Using Six Sigma Methodology to Improve Friction Stir Welding of Aluminum Pipes

Author(s): El-Kassas A. M.1, Sabry I.2

1 Tanta University, El-Gaish, Tanta Qism 2, Tanta, Gharbia Governorate, Egypt;
2 Modern Academy for Engineering and Technology, El-Hadaba El-Wosta-Elmokattam, Egypt

*Corresponding Author’s Address: [email protected]

Issue: Volume 5; Issue 2 (2018)

Paper received: March 8, 2018
The final version of the paper received: August 13, 2018
Paper accepted online: August 18, 2018

El-Kassas A. M. Using Six Sigma Methodology to Improve Friction Stir Welding of Aluminum Pipes / A. M. El-Kassas, I. Sabry // Journal of Engineering Sciences. – Sumy : Sumy State University, 2018. – Volume 5, Issue 2. – P. B1-B8.

DOI: 10.21272/jes.2018.5(2).b1

Research Area: MANUFACTURING ENGINEERING: Technical Regulations and Metrological Support

Abstract. This paper presents a novel welding quality evaluation approach based on the analysis of IMR and process capability for friction stir welding. The method has been implemented in an experimental work developed using the rotation speed range was from 485 to 1 800 rpm with a travel speed travel speed range from 4 to 10 mm/min. This ranges applied with different material thicknesses from 2 to 4 mm. This research approach to DMAIC (“define – measure – analyze – improve – control”) analysis to attachment potency and technical commonplace demand. The analysis controlled the tensile strength, elongation and hardness of the Al 6061 friction stir welded joints. Friction stir welding process has three main variables: rotation speed, material thickness and travel speed. Different friction stir welded samples were produced by changing these three variables. The result was improving the values of the process capability index Cpk from (0.86, 0.37, 0.81) to (0.69, 0.57, 0.58) for the tensile strength, elongation and hardness respectively.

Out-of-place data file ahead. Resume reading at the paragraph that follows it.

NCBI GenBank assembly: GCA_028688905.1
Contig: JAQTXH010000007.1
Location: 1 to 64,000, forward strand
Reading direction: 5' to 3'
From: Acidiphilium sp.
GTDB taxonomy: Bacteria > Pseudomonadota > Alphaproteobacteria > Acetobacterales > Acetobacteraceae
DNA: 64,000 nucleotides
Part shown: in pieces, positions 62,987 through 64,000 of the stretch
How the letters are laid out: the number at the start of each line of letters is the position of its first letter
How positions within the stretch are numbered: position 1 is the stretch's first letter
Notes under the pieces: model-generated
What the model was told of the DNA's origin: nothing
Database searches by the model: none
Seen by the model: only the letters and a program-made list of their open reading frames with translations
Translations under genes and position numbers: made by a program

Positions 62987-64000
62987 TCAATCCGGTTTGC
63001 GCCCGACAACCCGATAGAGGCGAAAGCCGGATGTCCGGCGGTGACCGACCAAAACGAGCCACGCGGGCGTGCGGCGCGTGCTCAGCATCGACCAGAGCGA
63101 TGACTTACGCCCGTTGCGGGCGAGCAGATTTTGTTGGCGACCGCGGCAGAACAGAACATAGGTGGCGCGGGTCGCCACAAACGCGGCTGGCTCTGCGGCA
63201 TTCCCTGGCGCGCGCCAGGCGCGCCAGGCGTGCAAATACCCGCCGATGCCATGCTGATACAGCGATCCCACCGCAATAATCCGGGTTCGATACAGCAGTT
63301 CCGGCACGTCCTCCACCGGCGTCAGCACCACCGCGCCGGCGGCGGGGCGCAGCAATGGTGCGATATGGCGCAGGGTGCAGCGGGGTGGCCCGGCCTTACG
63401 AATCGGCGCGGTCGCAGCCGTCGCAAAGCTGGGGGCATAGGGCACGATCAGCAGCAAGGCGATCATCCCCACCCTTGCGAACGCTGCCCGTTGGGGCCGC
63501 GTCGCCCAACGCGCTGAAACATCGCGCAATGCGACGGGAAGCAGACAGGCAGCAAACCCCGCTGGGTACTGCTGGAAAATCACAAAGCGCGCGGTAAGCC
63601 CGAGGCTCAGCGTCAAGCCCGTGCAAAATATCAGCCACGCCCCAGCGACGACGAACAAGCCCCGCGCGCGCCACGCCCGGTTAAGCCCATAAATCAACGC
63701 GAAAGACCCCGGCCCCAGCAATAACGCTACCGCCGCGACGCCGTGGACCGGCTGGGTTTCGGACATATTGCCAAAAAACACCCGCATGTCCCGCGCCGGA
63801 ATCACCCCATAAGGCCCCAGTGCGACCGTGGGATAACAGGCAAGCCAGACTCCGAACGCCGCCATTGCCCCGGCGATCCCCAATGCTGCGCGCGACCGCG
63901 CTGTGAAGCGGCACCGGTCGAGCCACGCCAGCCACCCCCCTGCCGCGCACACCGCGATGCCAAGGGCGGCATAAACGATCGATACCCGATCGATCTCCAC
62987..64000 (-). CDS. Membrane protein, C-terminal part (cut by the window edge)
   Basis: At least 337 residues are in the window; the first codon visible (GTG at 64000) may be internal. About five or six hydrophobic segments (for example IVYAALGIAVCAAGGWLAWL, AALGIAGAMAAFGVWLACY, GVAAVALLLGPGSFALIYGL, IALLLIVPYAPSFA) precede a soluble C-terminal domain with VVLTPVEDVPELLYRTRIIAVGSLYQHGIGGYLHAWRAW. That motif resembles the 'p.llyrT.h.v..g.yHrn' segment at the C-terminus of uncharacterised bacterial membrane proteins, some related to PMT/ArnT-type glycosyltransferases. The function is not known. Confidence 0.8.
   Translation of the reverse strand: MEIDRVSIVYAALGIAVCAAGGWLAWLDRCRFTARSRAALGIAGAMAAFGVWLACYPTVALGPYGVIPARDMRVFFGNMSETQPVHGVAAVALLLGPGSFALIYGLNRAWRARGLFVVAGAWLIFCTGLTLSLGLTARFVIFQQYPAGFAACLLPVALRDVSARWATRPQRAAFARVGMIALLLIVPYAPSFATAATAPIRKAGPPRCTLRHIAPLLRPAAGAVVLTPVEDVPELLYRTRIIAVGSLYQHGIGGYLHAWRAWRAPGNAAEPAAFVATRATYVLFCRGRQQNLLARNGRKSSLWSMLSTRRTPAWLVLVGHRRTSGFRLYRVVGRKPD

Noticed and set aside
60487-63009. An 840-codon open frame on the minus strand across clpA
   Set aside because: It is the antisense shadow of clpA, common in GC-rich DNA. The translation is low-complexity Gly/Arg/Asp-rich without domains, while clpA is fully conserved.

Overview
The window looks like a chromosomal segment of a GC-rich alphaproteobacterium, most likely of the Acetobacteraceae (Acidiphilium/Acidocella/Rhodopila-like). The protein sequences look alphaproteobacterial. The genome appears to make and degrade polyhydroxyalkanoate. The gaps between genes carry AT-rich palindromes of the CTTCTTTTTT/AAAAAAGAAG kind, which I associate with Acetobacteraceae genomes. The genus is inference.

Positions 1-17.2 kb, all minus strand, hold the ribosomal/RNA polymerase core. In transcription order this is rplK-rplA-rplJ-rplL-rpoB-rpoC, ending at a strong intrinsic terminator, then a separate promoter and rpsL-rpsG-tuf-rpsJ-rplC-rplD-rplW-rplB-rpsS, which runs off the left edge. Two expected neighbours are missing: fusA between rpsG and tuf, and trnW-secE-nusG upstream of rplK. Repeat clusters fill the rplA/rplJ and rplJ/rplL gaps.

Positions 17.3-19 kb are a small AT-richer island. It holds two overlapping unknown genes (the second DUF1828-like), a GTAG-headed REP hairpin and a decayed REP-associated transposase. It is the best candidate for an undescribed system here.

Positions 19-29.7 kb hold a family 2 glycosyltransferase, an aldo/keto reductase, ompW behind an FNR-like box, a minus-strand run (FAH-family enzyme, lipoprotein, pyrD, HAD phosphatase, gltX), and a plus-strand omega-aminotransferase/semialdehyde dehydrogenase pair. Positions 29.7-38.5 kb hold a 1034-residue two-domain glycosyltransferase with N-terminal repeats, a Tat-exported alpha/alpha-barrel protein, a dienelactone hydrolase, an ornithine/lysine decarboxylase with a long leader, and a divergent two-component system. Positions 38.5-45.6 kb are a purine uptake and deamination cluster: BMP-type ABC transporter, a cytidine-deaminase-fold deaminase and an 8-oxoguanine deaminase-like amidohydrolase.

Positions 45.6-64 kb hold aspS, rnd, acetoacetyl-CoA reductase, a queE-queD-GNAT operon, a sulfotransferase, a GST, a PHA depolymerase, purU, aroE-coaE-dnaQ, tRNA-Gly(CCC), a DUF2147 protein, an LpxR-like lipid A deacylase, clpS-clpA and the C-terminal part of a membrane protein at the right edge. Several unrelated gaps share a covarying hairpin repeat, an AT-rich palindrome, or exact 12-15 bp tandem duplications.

Keywords: Six Sigma, DMAIC, pipe welding, tensile strength, elongation, hardness.


  1. Desai, T. N., & Shrivastava, R. L. (2008). Six Sigma – A New Direction to Quality and Productivity Management. Proceedings of the World Congress on Engineering and Computer Science.
  2. Shinde, M. S., & Inamdar, K. H. (2014). Reduction in Tig Welding Defects for Productivity Improvement Using Six Sigma. International Journal of Technical Research and Applications, Vol. 2, Issue 3.
  3. Thakar, S. P., Dinesh, K. P., & Pradeshi, R. (2015). An Implementation Of Six-Sigma In Steel Tube Welding: A Case Study. International Journal of Innovative Science, Engineering and Technology, Vol. 2, Issue 9.
  4. Womack, J. P., & Jones, D. T. (2003). Lean Thinking: Banish Waste and Create Wealth in Your Corporation. Simon & Schuster Publishing.
  5. Byrne, G., Lubowe, D., & Blitze, A. (2007). Driving Operational Innovation using Lean Six Sigma. IBM Institute for Business Value.
  6. Krunal, S., & Pathak, A. (2014). Reduction of Non Conformative Rate of Bearing Rings Using Six Sigma Methodology. International Journal for Research in Applied Science and Engineering Technology, Vol. 2, No. V, pp. 532–539.
  7. Ropp, T. D., Dubikovsky, S., & Johnson, M. E. (2010). Using Peer and Team Performance Assessments as Learning Tools on Collaborative Student Projects. Journal of Aviation/Aerospace Education and Research, Vol. 2, No. 2 , pp. 627–631.
  8. Kwak, Y .H., & Anbari, F. T. (2006). Benefits, Obstacles, and Future of Six-Sigma Approach. Technovation, Vol. 26, No. 1, pp. 708–715.
  9. Soni, S., Mohan, R., Bajpai, L., & Katare, S. K. (2013). Optimization of Submerged Arc Welding Process Using Six Sigma Tools. International Journal of Modern Engineering Research, Vol. 3, Issue 3, pp. 1690–1696.
  10. Eckes, G. (2001). The Six Sigma Revolution: How General Electric and Others Turned Process Into Profits. Wiley, Vol.14, No.1.

Full Text